Read here for answer.
The meat industry is calling this "boneless lean bone trimmings" (BLBT), which obviously sounds more appealing than "pink slime."
Regardless of what you call it, I don't think I like it.
What's more, the government official who OK'ed all this has personally profited handsomely from it:
ABC News WroteColonABC News has learned the woman who made the decision to OK the mix is a former undersecretary of agriculture, Joann Smith. It was a call that led to hundred of millions of dollars for Beef Products Inc., the makers of pink slime.
When Smith stepped down from the USDA in 1993, BPI’s principal major supplier appointed her to its board of directors, where she made at least $1.2 million over 17 years.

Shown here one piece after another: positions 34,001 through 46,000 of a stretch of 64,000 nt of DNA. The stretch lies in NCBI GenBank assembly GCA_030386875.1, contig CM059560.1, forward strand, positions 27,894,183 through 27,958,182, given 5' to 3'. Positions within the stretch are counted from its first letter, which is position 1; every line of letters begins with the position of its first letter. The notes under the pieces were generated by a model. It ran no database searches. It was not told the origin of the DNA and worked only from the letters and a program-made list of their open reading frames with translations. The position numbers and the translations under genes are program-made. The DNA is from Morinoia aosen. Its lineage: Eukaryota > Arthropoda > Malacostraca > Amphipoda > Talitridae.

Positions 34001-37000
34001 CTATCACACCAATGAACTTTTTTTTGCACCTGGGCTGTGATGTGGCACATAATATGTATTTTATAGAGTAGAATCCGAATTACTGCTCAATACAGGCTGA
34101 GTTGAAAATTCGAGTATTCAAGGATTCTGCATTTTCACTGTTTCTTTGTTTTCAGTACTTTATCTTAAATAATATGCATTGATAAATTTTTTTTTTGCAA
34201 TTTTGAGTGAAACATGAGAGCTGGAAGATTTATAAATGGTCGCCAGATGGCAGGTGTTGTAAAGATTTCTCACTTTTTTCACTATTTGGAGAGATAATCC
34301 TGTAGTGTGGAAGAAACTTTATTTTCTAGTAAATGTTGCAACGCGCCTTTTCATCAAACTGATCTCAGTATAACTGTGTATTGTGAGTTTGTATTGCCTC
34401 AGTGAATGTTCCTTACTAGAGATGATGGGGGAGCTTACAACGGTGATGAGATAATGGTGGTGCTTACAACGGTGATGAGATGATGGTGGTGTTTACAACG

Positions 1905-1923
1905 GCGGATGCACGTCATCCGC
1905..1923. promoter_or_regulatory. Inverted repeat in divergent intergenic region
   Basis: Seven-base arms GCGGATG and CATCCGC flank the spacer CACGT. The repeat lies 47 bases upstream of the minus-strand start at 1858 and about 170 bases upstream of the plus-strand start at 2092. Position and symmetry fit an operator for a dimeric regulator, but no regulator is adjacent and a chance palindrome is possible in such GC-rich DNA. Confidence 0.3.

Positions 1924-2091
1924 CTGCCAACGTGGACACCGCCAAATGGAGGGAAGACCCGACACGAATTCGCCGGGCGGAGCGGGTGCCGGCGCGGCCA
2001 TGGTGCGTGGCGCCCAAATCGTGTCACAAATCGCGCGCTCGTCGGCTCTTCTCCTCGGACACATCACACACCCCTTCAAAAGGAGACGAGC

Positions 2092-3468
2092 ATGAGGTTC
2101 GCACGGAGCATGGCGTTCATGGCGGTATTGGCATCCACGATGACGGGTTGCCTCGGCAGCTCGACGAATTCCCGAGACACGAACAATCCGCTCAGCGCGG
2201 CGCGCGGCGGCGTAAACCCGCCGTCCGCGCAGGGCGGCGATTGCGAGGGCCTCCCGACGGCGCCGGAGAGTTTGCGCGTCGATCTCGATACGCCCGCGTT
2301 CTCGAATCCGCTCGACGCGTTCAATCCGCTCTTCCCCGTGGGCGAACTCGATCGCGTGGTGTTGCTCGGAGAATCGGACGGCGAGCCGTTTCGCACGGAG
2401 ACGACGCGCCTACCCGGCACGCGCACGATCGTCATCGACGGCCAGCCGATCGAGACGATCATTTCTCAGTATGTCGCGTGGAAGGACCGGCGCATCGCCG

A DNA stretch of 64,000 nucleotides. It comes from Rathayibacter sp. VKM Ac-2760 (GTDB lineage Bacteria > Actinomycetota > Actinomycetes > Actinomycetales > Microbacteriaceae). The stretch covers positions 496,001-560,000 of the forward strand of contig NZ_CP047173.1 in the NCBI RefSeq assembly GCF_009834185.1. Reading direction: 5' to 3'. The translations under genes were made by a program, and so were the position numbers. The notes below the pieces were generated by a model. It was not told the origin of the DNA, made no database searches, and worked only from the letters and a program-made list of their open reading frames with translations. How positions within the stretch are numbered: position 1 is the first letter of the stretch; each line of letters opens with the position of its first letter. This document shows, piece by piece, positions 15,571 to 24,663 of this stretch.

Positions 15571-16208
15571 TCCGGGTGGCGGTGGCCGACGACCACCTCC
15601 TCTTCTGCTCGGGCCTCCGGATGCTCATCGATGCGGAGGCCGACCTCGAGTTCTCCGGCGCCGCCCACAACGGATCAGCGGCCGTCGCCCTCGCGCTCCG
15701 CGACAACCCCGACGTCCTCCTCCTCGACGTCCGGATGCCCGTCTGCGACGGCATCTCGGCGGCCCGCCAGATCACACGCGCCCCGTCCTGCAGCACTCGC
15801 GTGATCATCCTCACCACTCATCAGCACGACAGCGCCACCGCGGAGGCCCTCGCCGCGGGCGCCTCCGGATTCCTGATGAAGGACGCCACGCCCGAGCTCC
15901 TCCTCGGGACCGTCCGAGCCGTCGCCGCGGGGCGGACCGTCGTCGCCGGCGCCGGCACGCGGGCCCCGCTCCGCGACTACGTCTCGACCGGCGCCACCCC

I don't think I was that aware of all this until I read the breaking news today that the U.S. Department of Agriculture is announcing that, starting this fall, schools will be able to choose whether or not they buy hamburger that contains pink slime. Then I hunted down the linked article above, which came out last week from ABC news network.
I did watch Food Inc., which I understand mentions pink slime, but I didn't remember that part from the documentary. I guess it's time to watch Food Inc. again.
Apparently, the only sure way to avoid ingesting this stuff (at least in the U.S.) is to give up ground beef entirely, or only buy ground beef that is stamped "USDA organic."
Yet another reason for me to shop at Whole Foods (a supermarket listed as not selling products containing pink slime).